Despite Drops In Immigration And Violence, Congress Ups Border Security

After decades of immigration across the U.S.-Mexico border, net immigration has fallen to zero -- but Congress seems not to have gotten the memo.
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    ']);">In this May 17, 2012 photo, migrants, mostly from Honduras, rest on the railroad tracks as they wait for a train headed north, in Lecheria, on the outskirts of Mexico City. While the number of Mexicans heading to the U.S. has dropped dramatically, a surge of Central American migrants is making the 1,000-mile northbound journey this year, fueled in large part by the rising violence brought by the spread of Mexican drug cartels. (AP Photo/Alexandre Meneghini)

    In this May 17, 2012 photo, migrants, mostly from Honduras, rest on the railroad tracks as they wait for a train headed north, in Lecheria, on the outskirts of Mexico City. While the number of Mexicans heading to the U.S. has dropped dramatically, a surge of Central American migrants is making the 1,000-mile northbound journey this year, fueled in large part by the rising violence brought by the spread of Mexican drug cartels. (AP Photo/Alexandre Meneghini)

    “The Obama administration has been very clear about its interest in boosting border security. The way it manifests that is by throwing more resources at the agencies responsible for controlling movements across the border,” Cesar Cuauhtemoc Garcia Hernandez, professor of law at Capital University, told Mint Press News.

    After decades of immigration across the U.S.-Mexico border, net immigration has fallen to zero. Despite the sharp declines in undocumented workers coming to the U.S., Congress is poised to send billions of dollars more to border security agencies as part of the immigration reform package currently being debated in the Senate.

    The proposal calls for hiring an additional 3,500 border agents to supplement the roughly 25,000 agents already patrolling the border.

    “[Legislation proposed by] the Gang of Eight includes an additional $6 billion for border protection. The communities along the U.S. side of the border are some of the safest in the country if you look at the FBI crime statistics. They are very safe places, I was born and raised in those places, I have family in those places. If anything we are facing the prospect of seeing more money devoted to border security policies that I don’t see a need for,” Garcia Hernandez said.

    Much of this money will go to the e-verify program and other electronic programs to ensure the identity of workers.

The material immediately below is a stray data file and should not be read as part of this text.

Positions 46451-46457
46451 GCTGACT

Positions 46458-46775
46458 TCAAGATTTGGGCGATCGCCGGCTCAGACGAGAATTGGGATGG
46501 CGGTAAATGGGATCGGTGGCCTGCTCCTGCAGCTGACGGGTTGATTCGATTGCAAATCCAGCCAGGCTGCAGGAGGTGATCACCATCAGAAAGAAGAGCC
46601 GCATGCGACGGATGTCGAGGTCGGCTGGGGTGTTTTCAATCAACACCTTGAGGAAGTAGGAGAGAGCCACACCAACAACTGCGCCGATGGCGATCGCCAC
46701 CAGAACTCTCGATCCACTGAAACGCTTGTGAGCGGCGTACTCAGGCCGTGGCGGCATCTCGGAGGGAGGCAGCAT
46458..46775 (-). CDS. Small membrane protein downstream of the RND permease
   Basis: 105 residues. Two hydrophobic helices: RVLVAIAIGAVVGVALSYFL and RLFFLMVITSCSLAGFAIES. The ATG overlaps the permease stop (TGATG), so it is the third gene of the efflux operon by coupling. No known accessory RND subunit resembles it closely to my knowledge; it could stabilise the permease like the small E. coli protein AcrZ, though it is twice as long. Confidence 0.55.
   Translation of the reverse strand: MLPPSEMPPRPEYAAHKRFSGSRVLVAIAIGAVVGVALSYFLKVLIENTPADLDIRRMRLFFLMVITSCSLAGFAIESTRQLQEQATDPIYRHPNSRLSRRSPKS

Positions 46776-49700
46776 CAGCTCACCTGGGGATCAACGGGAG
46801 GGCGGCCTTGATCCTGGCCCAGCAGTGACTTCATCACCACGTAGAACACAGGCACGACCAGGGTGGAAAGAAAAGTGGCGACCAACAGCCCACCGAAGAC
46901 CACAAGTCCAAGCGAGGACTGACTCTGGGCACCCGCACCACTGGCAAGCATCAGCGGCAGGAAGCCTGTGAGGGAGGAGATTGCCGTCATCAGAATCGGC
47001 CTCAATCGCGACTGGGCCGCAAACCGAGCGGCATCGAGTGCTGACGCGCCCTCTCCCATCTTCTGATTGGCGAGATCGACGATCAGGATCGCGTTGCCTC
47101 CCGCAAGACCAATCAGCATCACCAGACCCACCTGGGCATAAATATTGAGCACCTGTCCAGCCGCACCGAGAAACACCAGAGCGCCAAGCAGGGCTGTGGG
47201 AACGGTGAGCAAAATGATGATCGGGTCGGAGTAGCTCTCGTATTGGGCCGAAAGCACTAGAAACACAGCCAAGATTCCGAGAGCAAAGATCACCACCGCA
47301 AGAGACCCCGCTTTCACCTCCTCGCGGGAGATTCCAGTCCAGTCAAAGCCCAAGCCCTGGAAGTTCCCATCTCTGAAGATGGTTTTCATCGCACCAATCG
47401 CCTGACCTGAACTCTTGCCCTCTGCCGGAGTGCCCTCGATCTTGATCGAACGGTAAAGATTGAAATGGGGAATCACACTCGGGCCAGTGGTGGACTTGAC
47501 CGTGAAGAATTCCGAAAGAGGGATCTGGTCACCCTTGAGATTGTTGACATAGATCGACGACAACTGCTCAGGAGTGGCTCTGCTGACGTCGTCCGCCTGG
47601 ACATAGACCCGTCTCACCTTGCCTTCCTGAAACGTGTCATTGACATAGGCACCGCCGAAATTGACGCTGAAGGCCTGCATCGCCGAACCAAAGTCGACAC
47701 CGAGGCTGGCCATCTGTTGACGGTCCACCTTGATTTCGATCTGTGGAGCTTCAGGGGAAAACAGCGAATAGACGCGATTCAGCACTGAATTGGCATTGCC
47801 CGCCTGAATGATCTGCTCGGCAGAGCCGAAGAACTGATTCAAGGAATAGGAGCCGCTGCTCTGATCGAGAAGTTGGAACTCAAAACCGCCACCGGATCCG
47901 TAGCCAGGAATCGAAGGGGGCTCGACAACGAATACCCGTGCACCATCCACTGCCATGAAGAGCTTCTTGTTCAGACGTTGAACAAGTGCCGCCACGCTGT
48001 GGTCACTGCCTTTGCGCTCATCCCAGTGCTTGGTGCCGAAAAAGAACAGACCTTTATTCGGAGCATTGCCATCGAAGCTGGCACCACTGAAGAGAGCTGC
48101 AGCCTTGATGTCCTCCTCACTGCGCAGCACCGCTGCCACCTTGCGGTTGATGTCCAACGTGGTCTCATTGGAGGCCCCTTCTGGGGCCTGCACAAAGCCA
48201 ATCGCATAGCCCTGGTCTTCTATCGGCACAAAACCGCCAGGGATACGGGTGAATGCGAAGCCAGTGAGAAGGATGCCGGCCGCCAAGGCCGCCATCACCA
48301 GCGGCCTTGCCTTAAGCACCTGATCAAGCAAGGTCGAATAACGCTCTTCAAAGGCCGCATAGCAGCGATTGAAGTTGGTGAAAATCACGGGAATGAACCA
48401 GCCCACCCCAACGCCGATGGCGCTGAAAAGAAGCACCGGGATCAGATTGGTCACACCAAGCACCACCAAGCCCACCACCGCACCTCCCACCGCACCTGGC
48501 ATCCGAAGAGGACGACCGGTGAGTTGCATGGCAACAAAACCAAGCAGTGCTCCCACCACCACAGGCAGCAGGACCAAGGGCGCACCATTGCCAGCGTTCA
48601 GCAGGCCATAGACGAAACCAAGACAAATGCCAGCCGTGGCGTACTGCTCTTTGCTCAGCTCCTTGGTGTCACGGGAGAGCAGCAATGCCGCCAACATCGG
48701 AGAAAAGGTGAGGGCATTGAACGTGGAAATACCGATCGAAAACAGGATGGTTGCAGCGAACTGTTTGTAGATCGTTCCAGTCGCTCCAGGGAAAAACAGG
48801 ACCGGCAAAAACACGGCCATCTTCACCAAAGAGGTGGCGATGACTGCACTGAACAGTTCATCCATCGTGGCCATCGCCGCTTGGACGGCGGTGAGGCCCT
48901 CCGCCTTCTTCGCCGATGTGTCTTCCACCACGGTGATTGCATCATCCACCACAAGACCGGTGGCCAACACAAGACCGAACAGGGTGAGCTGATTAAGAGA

A large portion is allocated specifically to resources along the border, including $4.5 billion worth of drones, ground sensors and increased funding to bolster the work of the Drug Enforcement Agency (DEA) and the Immigration and Customs Enforcement (ICE). There is also $1.5 million allocated to expand border fencing.

    The bill, which has stalled in the Senate, could fail to receive the necessary support because of proposals that would expand the number of work visas and create a 13- to 25-year path to citizenship for the 11 million undocumented workers in the United States.

    The U.S. today has more immigrants from Mexico alone — 12.0 million — than any other country in the world has from all countries of the world. Some 30 percent of all current U.S. immigrants were born in Mexico. Many returned to Mexico after the 2008 economic crisis when low-wage jobs become harder to obtain.

    The Pew Hispanic Center found that in 2011 more Mexican immigrants left the U.S. than entered — the first time such a situation has occurred since the Great Depression.

    “The factor that looms over all of this is the economy. The fact of the matter is people are having difficulty finding and keeping jobs. That economic pool has significantly diminished. People are less interested in quite literally risking their lives to cross the border when there is a possibility that they won’t have a job,” Garcia Hernandez said.

    Because of the massive infrastructure already in place, immigration experts believe it will be difficult to dismantle in the short term. “I am hopeful that the violence will taper off in Mexico and that will make the trip through less dangerous, especially those from Central America trying to come to U.S. It’s very hard to reduce the financial investment that we have already made in law enforcement,” Garcia Hernandez said.

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